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Ricard C.,Aix - Marseille University | Ricard C.,European Center for Medical Imaging | Stanchi F.,Aix - Marseille University | Stanchi F.,Catholic University of Leuven | And 7 more authors.
PLoS ONE | Year: 2013

The spatiotemporal and longitudinal monitoring of cellular processes occurring in tumors is critical for oncological research. We focused on glioblastoma multiforme (GBM), an untreatable highly vascularized brain tumor whose progression is thought to critically depend on the oxygen and metabolites supplied by blood vessels. We optimized protocols for orthotopic GBM grafting in mice that were able to recapitulate the biophysical constraints normally governing tumor progression and were suitable for intravital multiphoton microscopy. We repeatedly imaged tumor cells and blood vessels during GBM development. We established methods for quantitative correlative analyses of dynamic imaging data over wide fields in order to cover the entire tumor. We searched whether correlations existed between blood vessel density, tumor cell density and proliferation in control tumors. Extensive vascular remodeling and the formation of new vessels accompanied U87 tumor cell growth, but no strong correlation was found between local cell density and the extent of local blood vessel density irrespective of the tumor area or time points. The technique moreover proves useful for comparative analysis of mice subjected either to Bevacizumab anti-angiogenic treatment that targets VEGF or to AMD3100, an antagonist of CXCR4 receptor. Bevacizumab treatment massively reduced tumoral vessel densities but only transiently reduced U87 tumor growth rate. Again, there was no correlation between local blood vessel density and local cell density. Moreover, Bev applied only prior to tumor implantation inhibited tumor growth to the same extent as post-grafting treatment. AMD3100 achieved a potent inhibition of tumor growth without significant reduction in blood vessel density. These results indicate that in the brain, in this model, tumor growth can be sustained without an increase in blood vessel density and suggest that GBM growth is rather governed by stromal properties. © 2013 Ricard et al. Source

Fenrich K.K.,Aix - Marseille University | Weber P.,Aix - Marseille University | Rougon G.,Aix - Marseille University | Rougon G.,European Center for Medical Imaging | And 2 more authors.
Journal of Physiology | Year: 2013

After spinal cord injury (SCI), resident and peripheral myelomonocytic cells are recruited to the injury site and play a role in injury progression. These cells are important for clearing cellular debris, and can modulate the retraction and growth of axons in vitro. However, their precise spatiotemporal recruitment dynamics is unknown, and their respective roles after SCI remain heavily debated. Using chronic, quantitative intravital two-photon microscopy of adult mice with SCI, here we show that infiltrating lysozyme M (LysM(+)) and resident CD11c(+) myelomonocytic cells have distinct spatiotemporal recruitment profiles, and exhibit changes in morphology, motility, phagocytic activity and axon interaction patterns over time. This study provides the first in vivo description of the influx of inflammatory and resident myelomonocytic cells into the injured spinal cord and their interactions with cut axons, and underscores the importance of precise timing and targeting of specific cell populations in developing therapies for SCI. © 2013 The Physiological Society. Source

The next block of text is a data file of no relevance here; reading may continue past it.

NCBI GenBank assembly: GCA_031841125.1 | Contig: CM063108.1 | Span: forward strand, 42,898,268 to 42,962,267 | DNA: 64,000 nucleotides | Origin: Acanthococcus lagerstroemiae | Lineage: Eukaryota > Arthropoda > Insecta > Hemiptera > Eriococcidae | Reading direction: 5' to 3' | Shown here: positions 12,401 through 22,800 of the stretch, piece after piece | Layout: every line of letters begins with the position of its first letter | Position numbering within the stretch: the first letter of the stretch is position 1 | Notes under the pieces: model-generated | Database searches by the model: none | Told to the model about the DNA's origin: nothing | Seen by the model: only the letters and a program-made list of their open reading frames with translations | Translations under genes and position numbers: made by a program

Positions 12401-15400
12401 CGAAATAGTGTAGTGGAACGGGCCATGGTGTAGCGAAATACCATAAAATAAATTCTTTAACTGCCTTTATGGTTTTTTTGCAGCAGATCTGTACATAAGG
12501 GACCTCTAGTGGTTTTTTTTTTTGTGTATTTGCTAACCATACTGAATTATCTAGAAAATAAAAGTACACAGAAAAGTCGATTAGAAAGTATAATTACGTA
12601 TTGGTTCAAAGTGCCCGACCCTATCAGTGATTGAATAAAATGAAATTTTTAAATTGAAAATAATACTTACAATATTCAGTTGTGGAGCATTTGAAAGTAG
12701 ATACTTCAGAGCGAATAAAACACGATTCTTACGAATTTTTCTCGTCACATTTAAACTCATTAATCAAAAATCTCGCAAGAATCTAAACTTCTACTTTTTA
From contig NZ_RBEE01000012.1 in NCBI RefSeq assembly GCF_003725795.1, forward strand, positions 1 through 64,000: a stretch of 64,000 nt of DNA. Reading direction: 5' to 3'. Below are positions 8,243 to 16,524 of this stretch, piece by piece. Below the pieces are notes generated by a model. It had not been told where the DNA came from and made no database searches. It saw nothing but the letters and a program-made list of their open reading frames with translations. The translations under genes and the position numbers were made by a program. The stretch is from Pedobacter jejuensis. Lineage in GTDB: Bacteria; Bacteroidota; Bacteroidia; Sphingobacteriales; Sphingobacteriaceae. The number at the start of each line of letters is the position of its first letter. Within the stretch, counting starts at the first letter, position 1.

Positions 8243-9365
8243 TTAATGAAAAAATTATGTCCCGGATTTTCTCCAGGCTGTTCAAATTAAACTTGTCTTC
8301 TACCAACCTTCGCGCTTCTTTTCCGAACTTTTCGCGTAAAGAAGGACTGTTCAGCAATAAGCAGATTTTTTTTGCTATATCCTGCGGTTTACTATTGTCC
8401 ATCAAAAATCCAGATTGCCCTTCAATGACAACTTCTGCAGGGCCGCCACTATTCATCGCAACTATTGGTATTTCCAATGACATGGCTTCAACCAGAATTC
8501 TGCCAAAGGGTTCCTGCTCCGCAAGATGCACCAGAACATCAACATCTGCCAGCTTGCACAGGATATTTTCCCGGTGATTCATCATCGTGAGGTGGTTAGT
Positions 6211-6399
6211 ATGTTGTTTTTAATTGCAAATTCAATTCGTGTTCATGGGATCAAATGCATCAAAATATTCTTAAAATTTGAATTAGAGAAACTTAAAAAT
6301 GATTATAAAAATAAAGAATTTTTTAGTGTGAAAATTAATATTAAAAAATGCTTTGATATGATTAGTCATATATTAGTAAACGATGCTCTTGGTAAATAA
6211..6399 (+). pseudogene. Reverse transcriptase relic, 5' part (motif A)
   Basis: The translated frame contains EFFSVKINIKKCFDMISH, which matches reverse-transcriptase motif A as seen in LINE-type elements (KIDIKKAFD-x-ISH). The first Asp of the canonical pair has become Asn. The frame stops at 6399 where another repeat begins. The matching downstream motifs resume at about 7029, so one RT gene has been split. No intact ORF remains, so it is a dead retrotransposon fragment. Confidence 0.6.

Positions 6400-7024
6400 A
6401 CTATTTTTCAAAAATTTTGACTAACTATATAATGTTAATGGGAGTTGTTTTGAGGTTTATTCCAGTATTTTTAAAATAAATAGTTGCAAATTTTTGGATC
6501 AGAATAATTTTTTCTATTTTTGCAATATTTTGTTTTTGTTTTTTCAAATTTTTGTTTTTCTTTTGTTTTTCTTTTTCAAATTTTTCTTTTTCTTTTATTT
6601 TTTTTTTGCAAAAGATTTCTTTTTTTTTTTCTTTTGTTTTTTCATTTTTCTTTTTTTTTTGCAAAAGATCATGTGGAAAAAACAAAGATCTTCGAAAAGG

Fenrich K.K.,Aix - Marseille University | Weber P.,Aix - Marseille University | Hocine M.,Aix - Marseille University | Zalc M.,Aix - Marseille University | And 4 more authors.
Journal of Physiology | Year: 2012

Repeated in vivo two-photon imaging of adult mammalian spinal cords, with subcellular resolution, would be crucial for understanding cellular mechanisms under normal and pathological conditions. Current methods are limited because they require surgery for each imaging session. Here we report a simple glass window methodology avoiding repeated surgical procedures and subsequent inflammation. We applied this strategy to follow axon integrity and the inflammatory response over months by multicolour imaging of adult transgenic mice. We found that glass windows have no significant effect on axon number or structure, cause a transient inflammatory response, and dramatically increase the throughput of in vivo spinal imaging. Moreover, we used this technique to track retraction/degeneration and regeneration of cut axons after a 'pin-prick' spinal cord injury with high temporal fidelity. We showed that regenerating axons can cross an injury site within 4 days and that their terminals undergo dramatic morphological changes for weeks after injury. Overall the technique can potentially be adapted to evaluate cellular functions and therapeutic strategies in the normal and diseased spinal cord. © 2012 The Authors. The Journal of Physiology © 2012 The Physiological Society. Source

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